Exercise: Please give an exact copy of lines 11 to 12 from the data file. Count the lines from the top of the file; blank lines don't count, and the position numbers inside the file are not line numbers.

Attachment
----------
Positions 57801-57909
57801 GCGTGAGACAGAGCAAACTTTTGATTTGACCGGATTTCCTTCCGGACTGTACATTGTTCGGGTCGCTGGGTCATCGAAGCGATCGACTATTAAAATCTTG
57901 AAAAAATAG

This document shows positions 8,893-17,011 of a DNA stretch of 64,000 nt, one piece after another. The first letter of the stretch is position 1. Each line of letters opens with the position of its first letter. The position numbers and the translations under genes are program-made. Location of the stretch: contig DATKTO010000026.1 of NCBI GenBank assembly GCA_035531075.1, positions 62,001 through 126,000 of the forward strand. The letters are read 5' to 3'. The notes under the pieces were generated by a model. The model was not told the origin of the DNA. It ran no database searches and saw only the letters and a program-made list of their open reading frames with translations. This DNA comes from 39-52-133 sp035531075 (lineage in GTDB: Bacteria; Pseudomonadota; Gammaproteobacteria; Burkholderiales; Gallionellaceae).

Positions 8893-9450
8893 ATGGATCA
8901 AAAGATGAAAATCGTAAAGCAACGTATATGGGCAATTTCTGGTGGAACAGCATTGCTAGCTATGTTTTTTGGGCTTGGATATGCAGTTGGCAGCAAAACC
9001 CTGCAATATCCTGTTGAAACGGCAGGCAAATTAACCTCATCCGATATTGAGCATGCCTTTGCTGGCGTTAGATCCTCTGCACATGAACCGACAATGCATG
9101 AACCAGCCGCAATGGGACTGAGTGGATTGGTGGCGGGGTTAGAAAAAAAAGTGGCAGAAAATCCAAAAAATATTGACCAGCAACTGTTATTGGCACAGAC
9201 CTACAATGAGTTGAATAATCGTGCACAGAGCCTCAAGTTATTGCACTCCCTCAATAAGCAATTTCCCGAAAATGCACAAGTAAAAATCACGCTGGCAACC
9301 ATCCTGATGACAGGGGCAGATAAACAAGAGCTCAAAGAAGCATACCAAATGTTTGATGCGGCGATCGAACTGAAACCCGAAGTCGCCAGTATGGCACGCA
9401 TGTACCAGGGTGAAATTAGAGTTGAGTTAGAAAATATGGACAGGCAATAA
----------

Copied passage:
9301 ATCCTGATGACAGGGGCAGATAAACAAGAGCTCAAAGAAGCATACCAAATGTTTGATGCGGCGATCGAACTGAAACCCGAAGTCGCCAGTATGGCACGCA
9401 TGTACCAGGGTGAAATTAGAGTTGAGTTAGAAAATATGGACAGGCAATAA